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    Spectral analysis of Doppler ultrasound is known to yield valuable information to assess the state of circulation in the peripheral blood vessels. In the past, the raw Doppler data have been directly input into a dedicated spectrum analyzer or transformed on a microcomputer using the fast Fourier transform (FFT) technique. In the present study, the first Hartley technique is used to transform on a microcomputer to the digitized Doppler data obtained from a normal common carotid artery is presented and the resulting spectra are compared to those obtained by using the Cooley-Tukey FFT algorithm. The Hartley transform has the advantages of being a purely real-numbered transform; therefore, for real Doppler data, it is not only more conceptually straightforward, but also requires less computer memory, is simpler to calculate, and is better suited to large-scale integration implementation. The raw Doppler data were input into a digital oscilloscope from the analog Doppler unit, digitized in real time with 12-b resolution, and displayed on the computer monitor. These data were then stored in a file, on floppy or hard disk, using software provided with the digitizing oscilloscope, and then transformed to the spectral domain using either transform technique. In this application, the transforms were performed using a compiled BASIC language. View full abstract»

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  • Instrumentation for quantitative assessment of intestinal viability

    Page(s): 888 - 892
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    The development of an instrumentation system to quantify the survivability of ischemic intestine is reported. The device is a second-generation effort intended to provide the surgeon with an instrument to give immediate information on the amount of ischemic bowel which will not survive and must be surgically resected. The instrument delivers a precisely-controlled electrical stimulus to a small segment of bowel measures the resulting evoked contractile response. This device, which is termed the electronic contractility meter, was evaluated in a series of preliminary experiments. The instrument consist of two main components: a measurement probe which attaches to the intestine and a signal processing/display module. The probe provides an electrode interface for the electrical stimulus as well as the transducer for the measurement of contractile response. The probe can be detached and gas-sterilized for reuse. The signal processing/display module produces a precisely-controlled electrical stimulus, detects and processes the probe contractility signals, and displays the results. View full abstract»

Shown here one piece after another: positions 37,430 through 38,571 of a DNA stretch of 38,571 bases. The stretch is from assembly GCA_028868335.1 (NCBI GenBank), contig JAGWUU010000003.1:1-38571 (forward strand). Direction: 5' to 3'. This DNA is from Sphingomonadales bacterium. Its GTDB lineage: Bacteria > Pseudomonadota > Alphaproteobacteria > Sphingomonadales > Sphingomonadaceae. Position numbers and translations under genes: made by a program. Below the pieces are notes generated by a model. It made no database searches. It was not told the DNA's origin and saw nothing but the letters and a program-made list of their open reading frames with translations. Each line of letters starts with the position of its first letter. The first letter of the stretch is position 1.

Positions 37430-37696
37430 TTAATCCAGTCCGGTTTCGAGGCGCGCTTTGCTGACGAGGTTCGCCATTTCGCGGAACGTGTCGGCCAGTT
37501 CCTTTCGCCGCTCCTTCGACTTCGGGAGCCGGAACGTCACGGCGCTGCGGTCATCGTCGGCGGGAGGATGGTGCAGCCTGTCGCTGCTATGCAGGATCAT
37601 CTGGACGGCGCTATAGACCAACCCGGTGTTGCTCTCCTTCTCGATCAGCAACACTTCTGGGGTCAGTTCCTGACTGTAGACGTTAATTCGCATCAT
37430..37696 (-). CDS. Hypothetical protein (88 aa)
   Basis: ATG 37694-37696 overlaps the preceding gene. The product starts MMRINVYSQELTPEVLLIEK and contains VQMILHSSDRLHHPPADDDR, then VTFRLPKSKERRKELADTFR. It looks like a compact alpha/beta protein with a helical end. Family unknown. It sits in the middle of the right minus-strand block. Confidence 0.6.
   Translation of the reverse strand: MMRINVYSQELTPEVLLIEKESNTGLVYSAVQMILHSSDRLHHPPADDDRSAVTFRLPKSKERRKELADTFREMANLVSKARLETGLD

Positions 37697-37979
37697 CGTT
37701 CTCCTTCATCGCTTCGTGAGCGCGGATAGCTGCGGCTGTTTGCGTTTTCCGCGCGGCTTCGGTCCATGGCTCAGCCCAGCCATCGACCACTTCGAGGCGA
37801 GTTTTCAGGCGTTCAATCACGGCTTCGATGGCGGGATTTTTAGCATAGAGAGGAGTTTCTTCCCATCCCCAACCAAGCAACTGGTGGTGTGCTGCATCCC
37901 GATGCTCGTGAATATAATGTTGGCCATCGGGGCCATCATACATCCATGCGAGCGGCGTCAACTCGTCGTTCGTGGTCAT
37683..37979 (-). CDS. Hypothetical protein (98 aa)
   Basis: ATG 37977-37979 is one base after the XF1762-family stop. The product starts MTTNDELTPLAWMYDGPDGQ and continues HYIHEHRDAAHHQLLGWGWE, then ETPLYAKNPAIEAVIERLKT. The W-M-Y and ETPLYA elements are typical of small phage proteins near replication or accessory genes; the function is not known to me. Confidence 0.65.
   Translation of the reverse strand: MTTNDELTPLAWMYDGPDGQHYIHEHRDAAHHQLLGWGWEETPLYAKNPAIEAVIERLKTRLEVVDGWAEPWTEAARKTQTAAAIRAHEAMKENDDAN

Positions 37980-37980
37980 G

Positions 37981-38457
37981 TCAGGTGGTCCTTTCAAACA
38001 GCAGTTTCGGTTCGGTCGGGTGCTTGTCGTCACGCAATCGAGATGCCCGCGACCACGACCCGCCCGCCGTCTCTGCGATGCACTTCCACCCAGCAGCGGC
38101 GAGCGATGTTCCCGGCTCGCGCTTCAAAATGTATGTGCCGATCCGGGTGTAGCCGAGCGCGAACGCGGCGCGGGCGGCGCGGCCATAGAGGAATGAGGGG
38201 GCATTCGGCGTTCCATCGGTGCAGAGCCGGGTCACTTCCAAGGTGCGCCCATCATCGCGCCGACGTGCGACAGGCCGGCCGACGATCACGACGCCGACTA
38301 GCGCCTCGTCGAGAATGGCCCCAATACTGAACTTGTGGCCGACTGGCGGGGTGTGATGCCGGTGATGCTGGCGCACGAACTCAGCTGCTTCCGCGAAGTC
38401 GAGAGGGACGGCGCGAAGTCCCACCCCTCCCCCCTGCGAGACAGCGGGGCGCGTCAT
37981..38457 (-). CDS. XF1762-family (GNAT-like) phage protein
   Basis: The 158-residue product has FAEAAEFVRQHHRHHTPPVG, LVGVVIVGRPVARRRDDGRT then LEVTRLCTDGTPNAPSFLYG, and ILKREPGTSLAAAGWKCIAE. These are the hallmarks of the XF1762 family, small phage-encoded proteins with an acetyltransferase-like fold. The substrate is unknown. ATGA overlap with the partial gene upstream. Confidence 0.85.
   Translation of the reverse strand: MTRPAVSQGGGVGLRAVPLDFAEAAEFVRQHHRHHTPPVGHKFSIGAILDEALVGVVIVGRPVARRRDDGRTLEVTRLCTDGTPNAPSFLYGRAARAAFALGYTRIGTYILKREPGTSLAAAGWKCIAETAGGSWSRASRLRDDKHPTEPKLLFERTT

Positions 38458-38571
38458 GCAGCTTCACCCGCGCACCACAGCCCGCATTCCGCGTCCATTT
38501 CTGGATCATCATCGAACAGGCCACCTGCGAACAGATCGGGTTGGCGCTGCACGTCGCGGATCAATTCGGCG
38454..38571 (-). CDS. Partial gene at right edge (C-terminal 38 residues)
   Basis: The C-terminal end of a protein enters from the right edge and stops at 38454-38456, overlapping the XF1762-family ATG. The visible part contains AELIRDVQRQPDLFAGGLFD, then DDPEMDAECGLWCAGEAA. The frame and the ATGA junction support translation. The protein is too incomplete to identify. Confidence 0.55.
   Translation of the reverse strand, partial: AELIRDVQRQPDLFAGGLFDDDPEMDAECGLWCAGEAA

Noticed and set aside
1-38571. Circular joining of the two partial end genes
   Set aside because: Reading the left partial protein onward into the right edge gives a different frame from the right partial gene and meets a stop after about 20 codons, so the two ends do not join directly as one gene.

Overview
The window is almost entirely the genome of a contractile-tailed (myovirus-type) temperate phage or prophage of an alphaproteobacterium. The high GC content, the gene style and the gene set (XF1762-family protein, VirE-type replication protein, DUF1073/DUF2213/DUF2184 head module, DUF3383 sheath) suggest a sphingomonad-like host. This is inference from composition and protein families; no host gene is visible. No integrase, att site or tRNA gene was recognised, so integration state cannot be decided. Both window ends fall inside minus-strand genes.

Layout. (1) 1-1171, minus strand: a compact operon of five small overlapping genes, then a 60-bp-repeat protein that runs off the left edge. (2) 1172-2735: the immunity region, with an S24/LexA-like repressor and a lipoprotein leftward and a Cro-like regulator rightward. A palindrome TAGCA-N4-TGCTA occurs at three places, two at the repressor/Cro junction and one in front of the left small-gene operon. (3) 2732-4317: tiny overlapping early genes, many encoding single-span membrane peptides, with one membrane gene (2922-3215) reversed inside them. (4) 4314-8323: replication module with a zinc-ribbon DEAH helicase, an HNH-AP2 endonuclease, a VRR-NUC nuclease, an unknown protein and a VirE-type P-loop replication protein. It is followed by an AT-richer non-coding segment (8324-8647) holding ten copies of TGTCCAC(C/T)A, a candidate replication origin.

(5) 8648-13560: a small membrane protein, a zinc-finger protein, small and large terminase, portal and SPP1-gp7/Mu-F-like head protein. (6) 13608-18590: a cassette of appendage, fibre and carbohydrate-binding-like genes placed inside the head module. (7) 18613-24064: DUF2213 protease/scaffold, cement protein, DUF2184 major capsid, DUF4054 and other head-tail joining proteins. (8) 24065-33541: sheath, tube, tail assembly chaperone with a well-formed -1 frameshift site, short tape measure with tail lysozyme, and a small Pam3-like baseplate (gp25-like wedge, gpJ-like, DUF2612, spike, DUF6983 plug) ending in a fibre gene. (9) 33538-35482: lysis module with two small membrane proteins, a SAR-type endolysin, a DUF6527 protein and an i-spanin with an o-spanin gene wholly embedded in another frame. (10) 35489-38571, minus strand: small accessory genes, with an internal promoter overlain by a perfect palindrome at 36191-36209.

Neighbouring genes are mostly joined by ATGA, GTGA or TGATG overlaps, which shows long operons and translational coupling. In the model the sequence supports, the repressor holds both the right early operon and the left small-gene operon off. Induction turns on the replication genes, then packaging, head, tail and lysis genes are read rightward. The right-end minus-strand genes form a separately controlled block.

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  • A magneto-acoustic method for the noninvasive measurement of bioelectric currents

    Page(s): 892 - 894
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    A method for the noninvasive measurement of low-level ionically conducted electric currents flowing in electrolytes and tissue is investigated. Experiments show that the application of oscillating magnetic fields to current-carrying media will cause focal Lorentz forces which generate detectable vibrations. These vibrations can be sensitively and noninvasively detected by surface contact detectors and can be used to determine the magnitude of internal current flows. Microampere-level currents introduced in hamsters to simulate natural bioelectric currents have been sensitively detected by this approach. View full abstract»

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Aims & Scope

IEEE Transactions on Biomedical Engineering contains basic and applied papers dealing with biomedical engineering. Papers range from engineering development in methods and techniques with biomedical applications to experimental and clinical investigations with engineering contributions.

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Editor-in-Chief
Bin He
Department of Biomedical Engineering